Continuing on my intellectual journey, in addition to playing a larger role in AERA, including the Motivation in Education and the Study and Self-Regulation (SSRL) SIGs, and the American Psychological Association (APA), another consequence of the NCRIPTAL connection was further opening the door to the international motivation and SRL communities. This began with my participation in a Pintrich memorial session at the 2003 European Association of Research on Learning and Instruction (EARLI) meeting. That event resulted in my integration into the Motivation and Emotion SIG, which was primarily due to Simone Volet and Marold Wosnitza, that was combined with the International Conference on Motivation (ICM). Although Paul Pintrich and Bill McKeachie had frequently extolled the virtues of their international experiences, I cannot begin to describe the full significance of direct connection with the EARLI community. Although I was familiar with numerous non- U.S. researchers who attended APA and AERA, from the first conference it was crystal clear that EARLI was an opportunity to expand understanding about motivation and SRL in ways not captured by the primarily U.S.-based meetings. It was also a time of expansion of the primary EARLI journal, Learning and Instruction (JLI). My involvement in EARLI significantly increased when I was elected co-chair of the Motivation SIG (the first from the U.S.), and my subsequent appointment by Anastasia Efklides as an associate editor of JLI. Both even further expanded my grasp of motivation theory and research. This also exponentially increased my international contacts, particularly graduate students globally, and broadened the audience for my research related to motivation and SRL, especially in Europe.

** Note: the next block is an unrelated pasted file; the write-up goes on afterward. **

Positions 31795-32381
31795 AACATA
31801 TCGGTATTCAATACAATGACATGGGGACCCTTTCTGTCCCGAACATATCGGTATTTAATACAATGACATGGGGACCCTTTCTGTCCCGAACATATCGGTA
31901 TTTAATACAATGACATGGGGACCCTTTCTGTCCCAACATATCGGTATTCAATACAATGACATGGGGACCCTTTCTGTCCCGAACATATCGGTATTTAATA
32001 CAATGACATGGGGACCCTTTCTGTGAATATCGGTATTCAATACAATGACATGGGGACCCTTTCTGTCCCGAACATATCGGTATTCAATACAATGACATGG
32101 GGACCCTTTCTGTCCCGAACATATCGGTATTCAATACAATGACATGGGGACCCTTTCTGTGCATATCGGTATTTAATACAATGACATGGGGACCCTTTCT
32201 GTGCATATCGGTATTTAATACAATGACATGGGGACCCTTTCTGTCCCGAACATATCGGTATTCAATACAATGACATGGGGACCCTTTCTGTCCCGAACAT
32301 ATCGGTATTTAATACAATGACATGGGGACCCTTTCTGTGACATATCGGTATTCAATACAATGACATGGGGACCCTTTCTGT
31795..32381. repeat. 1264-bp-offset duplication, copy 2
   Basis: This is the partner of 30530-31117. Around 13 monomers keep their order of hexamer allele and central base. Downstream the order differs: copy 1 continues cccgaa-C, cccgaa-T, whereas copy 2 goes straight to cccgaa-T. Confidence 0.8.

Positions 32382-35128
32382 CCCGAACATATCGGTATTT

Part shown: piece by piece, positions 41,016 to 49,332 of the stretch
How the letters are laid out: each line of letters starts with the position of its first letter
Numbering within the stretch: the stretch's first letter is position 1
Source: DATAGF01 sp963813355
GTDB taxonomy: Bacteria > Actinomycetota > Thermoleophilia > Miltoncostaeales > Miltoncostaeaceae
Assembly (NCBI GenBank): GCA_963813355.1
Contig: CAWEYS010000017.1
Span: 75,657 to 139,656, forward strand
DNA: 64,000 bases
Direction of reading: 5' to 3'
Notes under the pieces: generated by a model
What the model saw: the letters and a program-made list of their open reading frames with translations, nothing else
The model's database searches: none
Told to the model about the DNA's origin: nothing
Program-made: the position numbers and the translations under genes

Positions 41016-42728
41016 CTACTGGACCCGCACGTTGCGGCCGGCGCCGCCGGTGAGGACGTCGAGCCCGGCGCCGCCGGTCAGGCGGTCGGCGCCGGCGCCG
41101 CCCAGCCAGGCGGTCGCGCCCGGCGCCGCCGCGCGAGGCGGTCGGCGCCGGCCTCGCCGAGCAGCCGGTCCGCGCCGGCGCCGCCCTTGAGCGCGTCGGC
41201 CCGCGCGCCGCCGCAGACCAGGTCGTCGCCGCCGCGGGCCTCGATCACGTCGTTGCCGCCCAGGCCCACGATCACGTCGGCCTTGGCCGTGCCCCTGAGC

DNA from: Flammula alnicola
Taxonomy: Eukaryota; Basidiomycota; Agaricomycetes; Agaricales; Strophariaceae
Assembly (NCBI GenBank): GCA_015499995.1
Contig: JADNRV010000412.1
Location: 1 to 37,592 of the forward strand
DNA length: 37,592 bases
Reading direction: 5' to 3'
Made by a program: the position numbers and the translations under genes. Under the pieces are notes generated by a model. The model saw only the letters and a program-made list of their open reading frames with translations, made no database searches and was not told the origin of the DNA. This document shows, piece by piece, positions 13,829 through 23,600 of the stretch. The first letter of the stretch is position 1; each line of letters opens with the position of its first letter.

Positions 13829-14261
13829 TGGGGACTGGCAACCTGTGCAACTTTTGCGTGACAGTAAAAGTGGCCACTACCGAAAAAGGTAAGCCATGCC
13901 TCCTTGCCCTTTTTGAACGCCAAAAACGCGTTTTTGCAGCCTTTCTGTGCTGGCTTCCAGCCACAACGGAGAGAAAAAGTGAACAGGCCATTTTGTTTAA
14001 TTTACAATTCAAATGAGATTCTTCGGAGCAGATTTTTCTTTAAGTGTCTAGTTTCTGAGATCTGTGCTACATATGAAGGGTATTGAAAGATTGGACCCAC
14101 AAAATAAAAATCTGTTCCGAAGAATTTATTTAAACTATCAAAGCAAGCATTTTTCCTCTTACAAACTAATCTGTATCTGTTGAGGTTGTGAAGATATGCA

In your opinion, what will be the most important questions you are continuing to work on?
Motivation and SRL continues to be a major focus for me in two ways: one theoretical, the other applied. The theoretical component concerns sources of motivation in SRL. Despite their differences, goals are considered the primary determinant of motivation, which can be labeled as outcome based. However, models of the process have not taken the motivational influence of the strategies themselves into consideration – that some strategies are more worthwhile or cost more than others. New studies indicate that this strategy motivation can more adequately explain students’ use of strategies, as reported in my recent EARLI keynote. The two applied efforts fuse motivation and SRL to improve college students’ learning and performance. The first involves being part of an interdisciplinary team that designed a new student dashboard to accompany learning management systems. For example, EVT principles were brought to bear when determining the cost-benefit ratio of using information, and SDT autonomy principles contributed to providing users the capacity to customize how information is presented. We found more motivated and strategic students were more likely to take advantage of information the dashboard provided (Kia et al., 2020). That the research used both self-report and online tracking is an example of the ongoing controversy about the relative value of these sources of information. A second project to begin soon will test effects on help seeking and other variables like identity and persistence when students are provided a “back channel” to ask their own questions and anonymously observe others asking question during large interpersonal introductory STEM classes. The study design even includes the potential to determine effects of backchannel access on metacognitive monitoring. And so the work continues.
What does being the recipient for the Lifetime Award mean to you?
Receiving a Lifetime Achievement Award from the EARLI Motivation and Emotion SIG was a wonderful capstone to the entire experience. I am truly humbled by the recognition since there are so many other colleagues who I believe are equally deserving, and it truly never occurred to me that I would be so honored. Awards are nice, of course, but it’s all about the exciting opportunity to pursue one’s passions and share them with others.